Henrico County VA
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Back in Action

A Grace Place was swirling with activity Sept. 16, as volunteers scattered throughout the Henrico facility – some with books to read, others with paintbrushes in hand – to share their time, talents and smiles with others.

It was all part of the Greater Richmond and Petersburg United Way’s annual Day of Action, during which some 300 volunteers teamed to visit 20 organizations throughout the region and lend their assistance in the form of 900 volunteer hours. The event signaled the kickoff of the United Way’s annual fundraising drive which this year seeks to raise $17 million for the local chapter and the charities to which it contributes.

At A Grace Place, volunteers from Owens and Minor, Sun Trust and Dominion broke into several groups to help clients prepare for a fashion show the next day; host a jazz trivia event for others; paint an area in need of sprucing up; and lend their smiles and assistance to AGP’s clients and staff members.

“It’s a way for volunteers to get a firsthand look at what they can do for the United Way,” said Lynne Seward, CEO of A Grace Place.

A Grace Place, a non-profit organization founded in 1969, provides daytime health services, support and activities for adults who have a wide range of special needs – from those with mental handicaps such as dementia and autism to those with disabilities and senior citizens with chronic conditions. Its 229 clients come from all over the Metro Richmond region, their visits covered fully or partially by Medicaid in most cases and by scholarships in others. Its Board of Directors is composed entirely of volunteers.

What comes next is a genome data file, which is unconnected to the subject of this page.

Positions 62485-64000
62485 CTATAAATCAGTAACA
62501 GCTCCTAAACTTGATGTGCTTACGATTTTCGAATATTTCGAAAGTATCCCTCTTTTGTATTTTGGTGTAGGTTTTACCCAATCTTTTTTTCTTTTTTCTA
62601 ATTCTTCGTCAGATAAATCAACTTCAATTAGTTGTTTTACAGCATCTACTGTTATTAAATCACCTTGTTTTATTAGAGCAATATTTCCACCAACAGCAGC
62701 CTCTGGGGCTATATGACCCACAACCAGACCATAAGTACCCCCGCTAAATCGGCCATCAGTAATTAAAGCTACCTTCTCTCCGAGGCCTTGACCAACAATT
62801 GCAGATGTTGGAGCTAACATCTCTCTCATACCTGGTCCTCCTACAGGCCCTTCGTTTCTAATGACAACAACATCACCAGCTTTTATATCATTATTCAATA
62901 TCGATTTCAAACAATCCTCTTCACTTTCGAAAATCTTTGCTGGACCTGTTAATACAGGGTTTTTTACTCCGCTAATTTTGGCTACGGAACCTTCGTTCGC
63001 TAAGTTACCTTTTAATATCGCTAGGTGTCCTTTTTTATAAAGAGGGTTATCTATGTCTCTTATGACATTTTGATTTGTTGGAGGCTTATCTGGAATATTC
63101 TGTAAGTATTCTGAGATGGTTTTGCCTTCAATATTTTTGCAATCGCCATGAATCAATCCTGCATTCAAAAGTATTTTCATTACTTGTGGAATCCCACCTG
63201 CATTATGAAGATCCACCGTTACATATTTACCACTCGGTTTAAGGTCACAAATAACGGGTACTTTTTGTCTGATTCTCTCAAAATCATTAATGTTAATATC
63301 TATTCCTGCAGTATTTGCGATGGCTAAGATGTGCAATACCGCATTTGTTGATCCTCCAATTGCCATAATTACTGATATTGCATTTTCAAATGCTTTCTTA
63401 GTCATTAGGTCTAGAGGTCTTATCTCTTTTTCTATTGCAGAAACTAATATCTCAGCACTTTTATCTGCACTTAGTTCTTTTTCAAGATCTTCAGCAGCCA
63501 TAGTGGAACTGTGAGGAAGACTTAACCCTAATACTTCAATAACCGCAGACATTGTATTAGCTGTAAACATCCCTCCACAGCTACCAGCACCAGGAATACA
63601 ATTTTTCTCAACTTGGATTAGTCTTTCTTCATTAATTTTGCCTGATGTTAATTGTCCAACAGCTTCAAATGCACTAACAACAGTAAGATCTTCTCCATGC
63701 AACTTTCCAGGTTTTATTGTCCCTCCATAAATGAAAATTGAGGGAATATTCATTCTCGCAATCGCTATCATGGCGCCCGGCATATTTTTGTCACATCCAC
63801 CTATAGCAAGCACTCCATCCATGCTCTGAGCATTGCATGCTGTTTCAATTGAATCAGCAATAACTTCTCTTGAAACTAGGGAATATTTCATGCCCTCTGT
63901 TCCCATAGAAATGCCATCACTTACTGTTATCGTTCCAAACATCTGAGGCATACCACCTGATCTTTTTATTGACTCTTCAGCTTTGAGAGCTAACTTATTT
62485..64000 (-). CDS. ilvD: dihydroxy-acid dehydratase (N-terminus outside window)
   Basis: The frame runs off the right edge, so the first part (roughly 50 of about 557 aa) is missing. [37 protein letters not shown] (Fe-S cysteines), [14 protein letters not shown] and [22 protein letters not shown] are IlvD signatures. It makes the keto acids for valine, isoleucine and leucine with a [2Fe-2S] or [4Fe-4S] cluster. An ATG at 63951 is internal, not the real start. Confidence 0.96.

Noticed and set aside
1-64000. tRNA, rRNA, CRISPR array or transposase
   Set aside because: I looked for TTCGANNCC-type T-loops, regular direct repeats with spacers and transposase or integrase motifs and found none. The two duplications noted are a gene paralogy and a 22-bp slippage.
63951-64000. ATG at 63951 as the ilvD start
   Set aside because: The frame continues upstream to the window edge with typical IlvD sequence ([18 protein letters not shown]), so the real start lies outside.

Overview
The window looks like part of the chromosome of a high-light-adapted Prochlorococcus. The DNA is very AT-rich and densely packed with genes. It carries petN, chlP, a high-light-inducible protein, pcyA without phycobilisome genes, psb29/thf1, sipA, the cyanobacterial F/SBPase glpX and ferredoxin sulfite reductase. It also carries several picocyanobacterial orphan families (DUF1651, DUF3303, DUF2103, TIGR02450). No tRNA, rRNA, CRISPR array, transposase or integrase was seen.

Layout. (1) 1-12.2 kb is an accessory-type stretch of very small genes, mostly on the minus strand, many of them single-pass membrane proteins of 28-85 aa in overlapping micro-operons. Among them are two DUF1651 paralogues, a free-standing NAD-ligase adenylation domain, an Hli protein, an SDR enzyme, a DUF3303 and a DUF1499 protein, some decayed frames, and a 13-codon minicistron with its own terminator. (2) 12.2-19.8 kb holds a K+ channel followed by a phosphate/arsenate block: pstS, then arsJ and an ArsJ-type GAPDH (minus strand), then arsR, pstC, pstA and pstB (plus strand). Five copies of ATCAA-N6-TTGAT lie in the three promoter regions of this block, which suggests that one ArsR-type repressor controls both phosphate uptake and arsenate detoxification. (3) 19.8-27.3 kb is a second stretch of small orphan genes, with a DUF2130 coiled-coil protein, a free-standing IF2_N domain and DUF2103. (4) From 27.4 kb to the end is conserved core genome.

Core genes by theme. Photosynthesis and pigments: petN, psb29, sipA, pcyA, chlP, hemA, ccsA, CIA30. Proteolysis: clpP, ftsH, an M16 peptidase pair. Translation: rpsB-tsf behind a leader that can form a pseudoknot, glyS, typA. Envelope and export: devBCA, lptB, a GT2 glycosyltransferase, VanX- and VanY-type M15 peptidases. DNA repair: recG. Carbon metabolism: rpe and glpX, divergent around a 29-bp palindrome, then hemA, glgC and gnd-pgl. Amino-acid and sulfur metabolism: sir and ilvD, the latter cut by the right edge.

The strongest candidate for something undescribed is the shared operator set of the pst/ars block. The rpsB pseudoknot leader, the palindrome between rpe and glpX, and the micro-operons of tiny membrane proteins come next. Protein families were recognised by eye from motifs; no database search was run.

The organization considers itself fortunate to have a strong group of corporate partners, including those who visited during last month’s Day of Action, as well as Genworth and Altria, Seward said. Local schools, including Collegiate, St. Christopher’s and VCU, also send students to research and volunteer at AGP.

“It’s great that corporations give time like this,” Seward said, gesturing toward a group of volunteers from Owens and Minor as they took a group photograph before setting off to mingle with clients. “They go back to work with renewed energy.”

The average client at A Grace Place receives services there for about a decade, Seward said. The organization usually has a handful of open spots, but Seward realizes that for each person it helps, countless others in the community are going without that same type of care. There simply aren’t enough options available to provide care for the growing number of people afflicted with various conditions, including Alzheimer’s, she said.

“We don’t know where [many of them] are getting care right now,” Seward said.    

A Grace Place is adding services so that it will be able to accept more adults with autism and Alzheimer’s. But, “the issue is funding,” she said. The United Way’s annual donations help – A Grace Place received more than $122,000 during its Fiscal Year 2008-09 – but funding from other sources continues to slide.

In one room last month, clients with dementia listened intently, smiles creeping across several of their faces, as a volunteer read a Dr. Seuss story. The room, decorated in soft tones and with children’s furniture, is designed to provide clients with a sense of their own childhood years.

Age Wave Planning
With United Way and Senior Connections, The Capital Area Agency on Aging, leading the way, a number of public and private organizations and businesses recently joined together to initiate the Greater Richmond Age Wave program, which seeks to prepare the region for the anticipated population boom among senior citizens. Projections show that the number of adults 65 and older in Virginia will double to 700,000 or 800,000 within 20 years, creating a broad range of needs – and opportunities.

“We’re already not meeting the needs of people today,” said Lea Setegn, spokeswoman for the United Way. “What are we going to do when it doubles?”